Marty Stuart's Cub Scout Uniform To Be Part Of Museum Display
|This appeared in The Neshoba Democrat - November 26, 2008|
Marty Stuart's Cub Scout uniform will help tell the story of the country music star's early years in Neshoba County in an exhibit planned in the county museum.
Also on display will be the suit he wore when he left town for Nashville to start his music career.
Stuart was in Philadelphia Monday to meet with members of the museum council to share ideas and memorabilia for the "Marty Stuart Room," which will contain such things as his "first performance shirt," which he wore while entertaining at Moonlight Madness as a child on the square in downtown Philadelphia as well as the suitcase and mandolin he carried with him to Nashville at age 13.
In addition to his first guitar, Stuart plans to share one of his report cards from Philadelphia City Schools where he proudly noted "all A's" in band while the math scores were nothing to boast about.
The exhibit will also include a two-page essay he wrote in the sixth grade entitled "What I want to do in my life" and a wide variety of pictures, including one of him wearing his first pair of cowboy boots and another of him performing as a youngster before the Philadelphia Rotary Club.
The exhibit, which is expected to take more than a year to complete, is tentatively titled Mississippi Boy. Marty Stuart. The Neshoba County years.
"To me, the story is the boy had everything he had from family and friends and hometown before he ever left the city limits to go out into the world," Stuart told members of the museum council.
Karen Cronin of Cronin Creative of Nashville will design the room and a professional will be hired to fabricate the exhibit.
Council member Alice Rowe said the exhibit would be of the highest quality and "done right" initially.
We don't want to come back two years later and say we wish we had done something else, she said.
The idea for a Marty Stuart Room at the museum stemmed over a year ago when two council members toured a similar exhibit in Tennessee.
William Hamill and Pat Alford visited the Sparkle and Twang: Marty Stuart's American Musical Odyssey exhibit at the Tennessee State Museum.
That exhibit highlighted musical memorabilia that Stuart has collected over the years.
Plans call for the exhibit here to feature audio of Stuart describing his early days in Neshoba County.
"I was raised in the place that was known as Route 8, Philadelphia, Mississippi," he said. "It is what I heard for years before I stepped out onto a stage. I'm fond of that introduction because I am proud of where I come from."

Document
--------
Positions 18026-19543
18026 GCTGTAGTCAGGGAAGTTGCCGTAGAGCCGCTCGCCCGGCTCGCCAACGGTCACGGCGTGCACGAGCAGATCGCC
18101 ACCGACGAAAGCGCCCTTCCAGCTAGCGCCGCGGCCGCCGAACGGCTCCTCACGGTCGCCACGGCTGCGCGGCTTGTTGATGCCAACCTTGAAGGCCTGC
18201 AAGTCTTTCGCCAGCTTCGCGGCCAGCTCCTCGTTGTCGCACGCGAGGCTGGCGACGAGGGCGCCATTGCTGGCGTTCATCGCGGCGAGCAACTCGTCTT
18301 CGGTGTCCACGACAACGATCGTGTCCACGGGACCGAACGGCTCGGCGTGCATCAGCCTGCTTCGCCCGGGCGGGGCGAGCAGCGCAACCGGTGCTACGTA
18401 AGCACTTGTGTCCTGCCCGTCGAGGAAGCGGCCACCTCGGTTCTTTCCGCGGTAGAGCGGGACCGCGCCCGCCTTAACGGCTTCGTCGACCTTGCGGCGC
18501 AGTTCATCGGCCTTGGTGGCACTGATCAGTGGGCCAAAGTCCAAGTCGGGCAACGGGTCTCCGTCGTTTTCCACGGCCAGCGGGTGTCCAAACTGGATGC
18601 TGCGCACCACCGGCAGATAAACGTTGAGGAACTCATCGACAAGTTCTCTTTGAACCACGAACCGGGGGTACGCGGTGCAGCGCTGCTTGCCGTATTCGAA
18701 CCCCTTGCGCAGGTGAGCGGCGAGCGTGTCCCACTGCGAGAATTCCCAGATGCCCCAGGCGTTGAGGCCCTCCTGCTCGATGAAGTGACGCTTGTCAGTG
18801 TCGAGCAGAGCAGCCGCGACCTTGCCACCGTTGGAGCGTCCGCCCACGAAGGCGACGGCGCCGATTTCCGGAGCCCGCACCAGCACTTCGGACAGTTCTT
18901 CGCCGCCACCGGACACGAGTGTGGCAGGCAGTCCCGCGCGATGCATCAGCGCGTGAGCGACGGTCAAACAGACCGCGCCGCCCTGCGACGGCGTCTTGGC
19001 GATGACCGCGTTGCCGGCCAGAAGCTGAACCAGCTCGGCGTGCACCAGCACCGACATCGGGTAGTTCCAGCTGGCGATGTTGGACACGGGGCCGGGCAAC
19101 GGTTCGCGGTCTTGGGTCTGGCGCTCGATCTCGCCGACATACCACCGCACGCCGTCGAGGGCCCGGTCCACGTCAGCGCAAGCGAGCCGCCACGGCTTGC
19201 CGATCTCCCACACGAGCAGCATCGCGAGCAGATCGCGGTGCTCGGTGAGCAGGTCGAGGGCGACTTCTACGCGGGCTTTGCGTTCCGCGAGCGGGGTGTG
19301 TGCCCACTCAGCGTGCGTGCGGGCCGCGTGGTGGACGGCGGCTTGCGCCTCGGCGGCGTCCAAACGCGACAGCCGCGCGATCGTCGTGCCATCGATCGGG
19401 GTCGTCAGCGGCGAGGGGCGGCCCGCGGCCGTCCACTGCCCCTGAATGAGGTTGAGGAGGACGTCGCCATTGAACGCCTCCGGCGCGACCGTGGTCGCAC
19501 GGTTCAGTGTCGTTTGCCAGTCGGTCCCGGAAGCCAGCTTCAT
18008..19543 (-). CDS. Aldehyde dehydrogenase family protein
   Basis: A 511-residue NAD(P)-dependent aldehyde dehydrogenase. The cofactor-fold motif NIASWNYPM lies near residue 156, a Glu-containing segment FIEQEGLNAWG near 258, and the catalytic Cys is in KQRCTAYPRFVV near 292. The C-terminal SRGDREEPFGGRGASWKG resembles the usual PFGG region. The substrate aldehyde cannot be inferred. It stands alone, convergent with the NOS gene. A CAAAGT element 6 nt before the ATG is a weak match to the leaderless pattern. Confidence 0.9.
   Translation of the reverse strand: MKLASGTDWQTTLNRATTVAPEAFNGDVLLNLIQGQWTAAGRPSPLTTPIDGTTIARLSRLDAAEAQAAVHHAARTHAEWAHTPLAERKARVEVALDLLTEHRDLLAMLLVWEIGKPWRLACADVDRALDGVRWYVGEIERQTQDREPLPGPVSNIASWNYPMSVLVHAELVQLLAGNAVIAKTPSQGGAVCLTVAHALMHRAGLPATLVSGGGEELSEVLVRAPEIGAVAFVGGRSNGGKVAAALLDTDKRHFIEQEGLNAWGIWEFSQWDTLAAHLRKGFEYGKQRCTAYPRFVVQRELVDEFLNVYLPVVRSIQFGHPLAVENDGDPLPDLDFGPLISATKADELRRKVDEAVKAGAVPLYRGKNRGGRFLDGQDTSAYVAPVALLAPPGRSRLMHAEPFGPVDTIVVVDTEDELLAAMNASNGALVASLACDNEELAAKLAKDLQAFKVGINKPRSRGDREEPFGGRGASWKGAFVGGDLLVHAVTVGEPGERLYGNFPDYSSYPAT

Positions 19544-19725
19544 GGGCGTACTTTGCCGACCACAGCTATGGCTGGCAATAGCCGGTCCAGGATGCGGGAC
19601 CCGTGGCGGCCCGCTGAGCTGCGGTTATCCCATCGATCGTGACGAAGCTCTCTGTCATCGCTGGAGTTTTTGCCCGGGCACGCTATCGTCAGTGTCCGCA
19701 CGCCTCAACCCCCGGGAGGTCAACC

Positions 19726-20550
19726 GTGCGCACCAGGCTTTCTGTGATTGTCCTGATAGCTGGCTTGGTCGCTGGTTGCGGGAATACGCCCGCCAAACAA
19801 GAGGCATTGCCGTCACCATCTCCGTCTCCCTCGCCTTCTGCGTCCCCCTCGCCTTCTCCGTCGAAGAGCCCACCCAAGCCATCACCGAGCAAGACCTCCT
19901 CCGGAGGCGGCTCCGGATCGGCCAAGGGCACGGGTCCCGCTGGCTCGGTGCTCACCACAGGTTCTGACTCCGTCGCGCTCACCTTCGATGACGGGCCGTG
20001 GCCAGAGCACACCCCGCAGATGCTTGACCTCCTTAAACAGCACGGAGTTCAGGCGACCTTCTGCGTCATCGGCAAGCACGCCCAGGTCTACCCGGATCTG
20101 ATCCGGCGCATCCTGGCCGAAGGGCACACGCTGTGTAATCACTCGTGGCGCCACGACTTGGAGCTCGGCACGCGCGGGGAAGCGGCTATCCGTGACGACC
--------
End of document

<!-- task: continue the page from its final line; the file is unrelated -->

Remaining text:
Stuart left home on Labor Day weekend in 1972 to visit a friend, Roland White, in Nashville, who played with Lester Flatt's band.
"It was supposed to be a three-day trip. However, Lester offered me a job before the weekend was over. I was 13 years old. I wanted that job because I dreamed of being a professional musician," he said.
Stuart said he arrived in Nashville with a strong sense of purpose and a solid understanding of who he was, where he came from and what he loved and believed in.
"Every one of those foundational qualities can be traced straight back to my family and friends in Neshoba County," he said.
Stuart recalled crying in his mother's arms after hearing the church bells from the Presbyterian church because he was so moved by the music.
"It lit a fire in my heart," he said.
The Neshoba County native said he heard Connie Smith in concert at the Choctaw Indian Fair in 1970 and told his mother on the way home he was going to marry her someday.
"Twenty-five years later, I did," he said.
Stuart listened to WHOC radio and learned to respect all forms of music as a youngster "thanks to a local visionary, Howard Cole," he said.
The rhythm in his music came from sounds he heard outside the Busy Bee Cafe, he said, recalling when he heard the song "High Heel Sneakers" for the first time.
At that young age, he dreamed of having a gold tooth and some cool clothes like Foots Baxstrum and other musicians around the Busy Bee.
Stuart recorded an album in 1982 entitled Busy Bee Cafe.
Stuart said his second goal in his life was to have people pay as much attention to him on stage and they did Ross Barnett at the Neshoba County Fair.
"He was a star to me," he said.
Throughout his career, Stuart said his greatest assets have remained his family and home and a hometown that has never failed to welcome him back with open arms.
By Debbie Burt Myers
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